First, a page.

CHICAGO—The Packers sideline was hollering at receiver Jarrett Boykin to pick up the ball and run, but there was one problem.
Boykin couldn’t hear anybody.
Fortunately, quarterback Aaron Rodgers sidled up to Boykin after the young receiver had secured the ball. Rodgers told him to take off for the end zone, and the fortuitous run became the Packers’ first touchdown in their 33-28 victory on Sunday at Soldier Field.
“I couldn’t hear anything,” Boykin said. “That’s why I was still confused.”
The entire play was confusing, as Rodgers was hit by Bears defensive end Julius Peppers while trying to throw. The ball fluttered out of Rodgers’ hand and appeared to be an incomplete pass, but no whistle blew, and fullback John Kuhn said the Packers players on the sideline saw an official throw a beanbag toward Rodgers, signifying a fumble.
Remembering the strange interception returned for a touchdown by Atlanta a few weeks ago, when a pass bounced off a Falcons foot and the Packers thought the ball was incomplete and stood around while it was being run the other way, Kuhn was hollering along with his teammates to get the ball.
The only one who was anywhere near it was Boykin.
“I saw a defender run over to the ball so I thought I might as well run over there, too,” Boykin said. “He didn’t pick it up, so I picked it up, and A-Rod told me to go and I just went.
“He said, ‘Just go. Run, run.’ Somebody did. I think he was the closest one.”
Rodgers said he would have picked up the ball if Boykin didn’t, to make sure the Bears couldn’t scoop it up and run the other way.
“I knew right away it was an open hand for me,” Rodgers said. “I wasn’t sure if they were going to wave it off. I looked back at (referee) Clete (Blakeman) and he was looking at us.”
Tight end Andrew Quarless said he was talking with a Bears safety in the middle of the field, and the next thing they knew Boykin was in the end zone.
“He said, ‘What’s this?’ and I said, ‘I don’t know,’” Quarless said. “I was trying to figure it out myself.”
The play was officially recorded as a 15-yard fumble recovery by Boykin for a TD. Replay upheld the fumble call on the field.
“A lot of help on that one,” receiver Jordy Nelson said. “This season hasn’t been drawn up the way we wanted it, and it continued through this game.” Late hit, same guy:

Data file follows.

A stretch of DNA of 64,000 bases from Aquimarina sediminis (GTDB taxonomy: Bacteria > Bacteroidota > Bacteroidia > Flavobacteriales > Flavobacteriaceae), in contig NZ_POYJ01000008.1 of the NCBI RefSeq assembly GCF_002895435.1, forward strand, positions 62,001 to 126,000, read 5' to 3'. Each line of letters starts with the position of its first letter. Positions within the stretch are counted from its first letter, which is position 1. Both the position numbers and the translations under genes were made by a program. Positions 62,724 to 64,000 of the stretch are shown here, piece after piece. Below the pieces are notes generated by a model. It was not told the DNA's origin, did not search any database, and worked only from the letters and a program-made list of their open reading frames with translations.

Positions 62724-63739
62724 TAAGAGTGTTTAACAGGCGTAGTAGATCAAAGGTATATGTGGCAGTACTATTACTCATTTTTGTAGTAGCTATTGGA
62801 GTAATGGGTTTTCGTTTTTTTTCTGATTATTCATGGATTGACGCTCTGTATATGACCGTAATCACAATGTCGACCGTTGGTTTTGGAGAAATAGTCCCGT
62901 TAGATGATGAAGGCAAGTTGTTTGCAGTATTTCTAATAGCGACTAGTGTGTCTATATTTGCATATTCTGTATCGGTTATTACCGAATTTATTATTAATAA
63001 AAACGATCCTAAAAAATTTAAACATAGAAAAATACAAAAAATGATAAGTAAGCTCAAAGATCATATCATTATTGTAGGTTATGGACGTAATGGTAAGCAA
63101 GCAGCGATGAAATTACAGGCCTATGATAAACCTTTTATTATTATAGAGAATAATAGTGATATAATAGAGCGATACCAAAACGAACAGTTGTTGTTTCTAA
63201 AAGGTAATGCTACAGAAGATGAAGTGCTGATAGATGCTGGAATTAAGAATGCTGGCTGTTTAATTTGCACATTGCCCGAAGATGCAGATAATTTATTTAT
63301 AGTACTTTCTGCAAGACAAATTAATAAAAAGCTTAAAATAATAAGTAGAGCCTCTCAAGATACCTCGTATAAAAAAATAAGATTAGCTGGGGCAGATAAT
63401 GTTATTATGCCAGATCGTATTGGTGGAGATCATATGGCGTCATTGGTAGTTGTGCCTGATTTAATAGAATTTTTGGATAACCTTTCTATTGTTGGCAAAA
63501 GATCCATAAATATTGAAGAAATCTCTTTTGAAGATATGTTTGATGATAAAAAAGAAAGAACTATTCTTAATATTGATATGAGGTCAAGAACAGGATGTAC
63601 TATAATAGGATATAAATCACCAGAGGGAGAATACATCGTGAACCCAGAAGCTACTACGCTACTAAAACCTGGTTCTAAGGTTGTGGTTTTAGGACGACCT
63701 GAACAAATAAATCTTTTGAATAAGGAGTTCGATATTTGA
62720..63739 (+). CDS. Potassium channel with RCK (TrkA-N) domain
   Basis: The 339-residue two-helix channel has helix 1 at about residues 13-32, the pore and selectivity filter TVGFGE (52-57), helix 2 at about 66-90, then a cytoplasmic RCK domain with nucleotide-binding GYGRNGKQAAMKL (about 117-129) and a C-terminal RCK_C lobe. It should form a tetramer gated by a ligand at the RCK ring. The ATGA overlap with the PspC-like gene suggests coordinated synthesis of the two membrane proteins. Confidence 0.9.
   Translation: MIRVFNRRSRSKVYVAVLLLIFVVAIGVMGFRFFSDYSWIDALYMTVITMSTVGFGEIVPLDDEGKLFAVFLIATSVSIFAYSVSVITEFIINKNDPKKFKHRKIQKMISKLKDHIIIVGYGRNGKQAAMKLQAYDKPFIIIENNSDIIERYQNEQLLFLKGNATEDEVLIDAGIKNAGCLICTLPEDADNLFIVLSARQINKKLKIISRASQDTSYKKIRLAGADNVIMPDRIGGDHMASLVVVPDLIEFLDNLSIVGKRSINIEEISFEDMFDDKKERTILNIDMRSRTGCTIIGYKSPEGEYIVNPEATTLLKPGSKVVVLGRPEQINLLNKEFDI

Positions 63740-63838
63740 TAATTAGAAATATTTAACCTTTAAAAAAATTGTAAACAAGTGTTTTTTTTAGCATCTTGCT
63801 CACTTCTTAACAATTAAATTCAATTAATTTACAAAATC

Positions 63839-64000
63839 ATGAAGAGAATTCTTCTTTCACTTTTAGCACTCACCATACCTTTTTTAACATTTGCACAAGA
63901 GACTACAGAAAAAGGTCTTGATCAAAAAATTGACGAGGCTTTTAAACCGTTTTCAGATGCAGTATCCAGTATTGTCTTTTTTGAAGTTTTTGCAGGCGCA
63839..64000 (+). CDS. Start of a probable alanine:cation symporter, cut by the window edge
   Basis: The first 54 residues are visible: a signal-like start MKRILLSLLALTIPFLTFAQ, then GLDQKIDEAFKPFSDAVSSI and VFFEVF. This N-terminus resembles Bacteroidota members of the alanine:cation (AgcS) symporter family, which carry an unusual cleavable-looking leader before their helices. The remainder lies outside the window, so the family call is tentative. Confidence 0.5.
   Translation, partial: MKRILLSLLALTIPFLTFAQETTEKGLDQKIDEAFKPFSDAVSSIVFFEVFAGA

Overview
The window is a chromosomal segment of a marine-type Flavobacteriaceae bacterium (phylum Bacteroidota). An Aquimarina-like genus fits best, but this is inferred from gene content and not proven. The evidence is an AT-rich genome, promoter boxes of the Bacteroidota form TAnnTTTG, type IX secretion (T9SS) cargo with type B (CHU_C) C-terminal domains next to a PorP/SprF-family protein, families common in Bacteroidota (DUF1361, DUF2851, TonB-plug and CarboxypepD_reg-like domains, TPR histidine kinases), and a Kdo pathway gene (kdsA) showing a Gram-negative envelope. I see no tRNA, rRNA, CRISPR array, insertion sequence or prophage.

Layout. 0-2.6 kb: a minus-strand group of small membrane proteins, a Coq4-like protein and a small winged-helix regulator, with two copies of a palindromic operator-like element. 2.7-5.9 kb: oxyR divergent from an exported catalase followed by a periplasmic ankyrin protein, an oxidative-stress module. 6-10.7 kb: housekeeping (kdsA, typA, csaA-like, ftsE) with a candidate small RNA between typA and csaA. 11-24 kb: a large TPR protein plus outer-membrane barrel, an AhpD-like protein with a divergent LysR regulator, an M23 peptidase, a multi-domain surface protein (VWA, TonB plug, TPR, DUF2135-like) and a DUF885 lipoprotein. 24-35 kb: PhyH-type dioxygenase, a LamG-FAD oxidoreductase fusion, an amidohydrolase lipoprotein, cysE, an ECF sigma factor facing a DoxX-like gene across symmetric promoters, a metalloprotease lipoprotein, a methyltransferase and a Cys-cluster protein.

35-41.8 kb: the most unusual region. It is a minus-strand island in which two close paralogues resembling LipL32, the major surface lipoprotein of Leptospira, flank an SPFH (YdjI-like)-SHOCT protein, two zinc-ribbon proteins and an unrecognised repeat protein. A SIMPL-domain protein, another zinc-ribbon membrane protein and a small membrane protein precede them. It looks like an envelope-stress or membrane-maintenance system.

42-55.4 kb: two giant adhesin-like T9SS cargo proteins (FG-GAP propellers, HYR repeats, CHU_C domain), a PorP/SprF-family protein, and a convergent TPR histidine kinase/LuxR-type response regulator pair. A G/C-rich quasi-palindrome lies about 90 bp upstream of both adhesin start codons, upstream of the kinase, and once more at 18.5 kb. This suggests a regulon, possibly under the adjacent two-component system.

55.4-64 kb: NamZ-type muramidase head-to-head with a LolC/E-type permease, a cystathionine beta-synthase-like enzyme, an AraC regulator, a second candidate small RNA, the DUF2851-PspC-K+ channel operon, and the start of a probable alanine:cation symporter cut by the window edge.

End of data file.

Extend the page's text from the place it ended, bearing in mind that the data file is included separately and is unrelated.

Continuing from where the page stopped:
When the Bears were called for roughing the passer on a Packers’ second-quarter drive, Rodgers said he didn’t even know the culprit was defensive end Shea McClellin, who had broken Rodgers’ collarbone eight weeks ago.
McClellin fell on Rodgers after linebacker Lance Briggs had already sacked him, and the 15-yard penalty gave the Packers a first down.
“I was joking around and said, ‘He had an opportunity to apologize,’” said Rodgers, who added he didn’t think there was anything dirty about the play.
Close call: Another replay later in the game did not go Green Bay’s way, however, when Quarless tried to make a diving catch over the middle.
It came on second-and-10 from the Green Bay 38-yard line late in the third quarter. Quarless dove with his arms outstretched and appeared to deflect the ball up to himself, catching it while lying on his back. The officials ruled it incomplete, saying the ball hit the ground, and the replay was very, very close.
Blakeman must have ruled the video evidence was inconclusive, because he announced that the call on the field “stands” rather than saying it was “confirmed.”
“When I looked at it on the replay, I thought it was a catch,” Quarless said. “I knew I had my arms under it, but you know, with those angles, it’s hard to tell sometimes.
“I believe I had my hands under the ball, but that’s the ref’s call.”
The play, which came with the Packers trailing 21-20, would have given Green Bay a first down in Chicago territory, but the Packers ended up punting and the Bears scored again to extend their lead to 28-20.
Key block: When a last-second adjustment was made for the protection call on the Packers’ fourth-and-8 TD pass, Kuhn suddenly had to get a hat on Peppers as the Bears came with a blitz.
The Packers’ best pass-protector in the backfield did his job, though, getting enough of Peppers to help Rodgers escape the pocket and throw a 48-yard rainbow to Randall Cobb for the game-winning score.
“When you’ve got a big guy like Julius Peppers bearing down on you, you want to do the best you can for ‘12’ back there,” Kuhn said. “I was really nervous for Aaron. I got my head up quick and saw Aaron got the ball out.”
Toughing it out: For the third straight week, rookie running back Eddie Lacy did not practice until Friday due to a bum ankle, but he again carried the load on Sunday.
Lacy toughed out 66 yards on 21 carries as the Bears clamped down after he gained 21 yards on his first two rushes in the first quarter.
Lacy finished the regular season with 1,178 rushing yards, a Packers rookie record.
As usual, Lacy was feeling the ankle plenty after the game, but he said the victory certainly eases some of the pain.
“It definitely does, but then reality sets in in a couple of days,” Lacy said. “I’ll just do what I have to do to get it ready for next week. Definitely worth it. Every win is worth it.”
James Starks spelled Lacy regularly during the game and was actually the Packers’ leading rusher, with 88 yards on 11 rushes, including a 41-yard run in the third quarter.
New career highs: Receivers Nelson and James Jones both set single-season career highs in Sunday’s regular-season finale.
With 10 receptions for 161 yards, Nelson finished the regular season with 85 receptions for 1,314 yards, beating both of his previous career highs set in 2011 (68 catches, 1,263 yards).
Jones caught six passes for 41 yards to boost his season totals to 59 receptions for 817 yards. Jones’ previous career high for yardage was 784, set last year.
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